The Murray–Darling Basin Authority told a community forum in Eskdale to expect high river flows in the Mitta Valley throughout August as it transfers water from Dartmouth Dam to Lake Hume.
MDBA’s Andrew Reynolds said the bulk transfers would help secure water supplies for the Murray should dry conditions continue.
“About 70 gigalitres will be released from the Dartmouth Dam during August … the Mitta Mitta River will be running a little higher,” Mr Reynolds said.
“The flows will be carefully managed rising to about 4500 megalitres a day which means river levels will rise by about half a metre in some areas.
“We will be managing the water from this weekend to mimic natural river-flow variations, which will provide some level of environmental benefit to the area.
“The bulk flows follow a relatively small flow of 140 gigalitres into the Mitta Mitta River from the Dartmouth Reservoir in the 2017-18 water year."
Mr Reynolds said that at the end of July, Dartmouth Dam was at 89 per cent of its total capacity of about 4000 gigalitres.
“The bulk water transfers will make sure the reservoir has extra capacity to take inflows in the event the spring is ‘wet' or ‘near average',” he said.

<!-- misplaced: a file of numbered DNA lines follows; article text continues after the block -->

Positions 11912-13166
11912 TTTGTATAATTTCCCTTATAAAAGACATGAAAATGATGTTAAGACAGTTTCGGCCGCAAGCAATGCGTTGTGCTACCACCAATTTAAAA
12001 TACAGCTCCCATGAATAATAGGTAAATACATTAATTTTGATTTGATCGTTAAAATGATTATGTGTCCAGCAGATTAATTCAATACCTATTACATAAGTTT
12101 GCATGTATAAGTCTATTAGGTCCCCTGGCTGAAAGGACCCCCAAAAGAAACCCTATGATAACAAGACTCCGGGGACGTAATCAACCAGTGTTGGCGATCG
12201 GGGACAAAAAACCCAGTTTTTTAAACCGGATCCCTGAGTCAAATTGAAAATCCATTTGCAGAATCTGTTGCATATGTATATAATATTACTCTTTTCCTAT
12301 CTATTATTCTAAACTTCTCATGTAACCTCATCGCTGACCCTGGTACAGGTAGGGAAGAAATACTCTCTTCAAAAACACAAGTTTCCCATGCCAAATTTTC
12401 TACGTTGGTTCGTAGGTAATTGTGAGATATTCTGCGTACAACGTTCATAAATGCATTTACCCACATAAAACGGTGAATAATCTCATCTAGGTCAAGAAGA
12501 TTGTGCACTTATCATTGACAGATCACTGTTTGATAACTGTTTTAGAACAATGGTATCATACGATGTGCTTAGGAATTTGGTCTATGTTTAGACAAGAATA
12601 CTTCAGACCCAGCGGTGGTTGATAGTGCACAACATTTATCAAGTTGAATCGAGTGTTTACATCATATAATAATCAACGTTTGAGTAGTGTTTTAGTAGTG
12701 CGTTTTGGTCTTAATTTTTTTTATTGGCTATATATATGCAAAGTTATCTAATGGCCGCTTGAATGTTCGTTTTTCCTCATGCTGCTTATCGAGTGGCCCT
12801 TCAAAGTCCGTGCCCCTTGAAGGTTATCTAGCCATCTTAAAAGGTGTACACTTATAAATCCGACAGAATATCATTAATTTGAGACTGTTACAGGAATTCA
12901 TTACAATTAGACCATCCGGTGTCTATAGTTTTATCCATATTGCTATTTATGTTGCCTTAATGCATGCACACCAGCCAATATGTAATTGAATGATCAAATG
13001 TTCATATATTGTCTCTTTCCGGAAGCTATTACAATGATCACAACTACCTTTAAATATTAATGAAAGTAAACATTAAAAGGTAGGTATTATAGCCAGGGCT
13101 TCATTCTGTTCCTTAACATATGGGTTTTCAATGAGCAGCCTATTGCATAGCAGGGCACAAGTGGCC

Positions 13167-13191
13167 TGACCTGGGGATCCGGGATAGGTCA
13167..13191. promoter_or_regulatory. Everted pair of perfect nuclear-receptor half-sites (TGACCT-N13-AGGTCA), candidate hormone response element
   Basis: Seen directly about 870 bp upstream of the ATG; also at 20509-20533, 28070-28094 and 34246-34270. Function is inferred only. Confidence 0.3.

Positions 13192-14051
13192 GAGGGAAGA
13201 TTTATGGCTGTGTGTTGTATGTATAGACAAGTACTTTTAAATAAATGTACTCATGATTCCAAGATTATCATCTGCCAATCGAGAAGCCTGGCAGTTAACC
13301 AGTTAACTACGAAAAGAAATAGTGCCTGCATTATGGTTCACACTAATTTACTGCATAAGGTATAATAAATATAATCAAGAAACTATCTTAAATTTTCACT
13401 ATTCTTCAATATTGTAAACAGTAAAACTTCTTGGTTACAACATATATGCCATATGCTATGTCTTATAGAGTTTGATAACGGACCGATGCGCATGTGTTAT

“Transferring this water now will also lessen the potential need for bigger transfers later in the season, and ensure there is more water available at Hume should dry conditions continue.”
The Hume Reservoir is about 46 per cent capacity.
Dartmouth Dam provides significant flood mitigation along the Mitta Valley by capturing and storing floodwaters.
Some floodwater can be stored even when the dam is full, with the water then passed downstream at a slower and more manageable rate.
The community meeting at the Eskdale Hotel was a joint event with Goulburn-Murray Water and the Victorian State Emergency Service.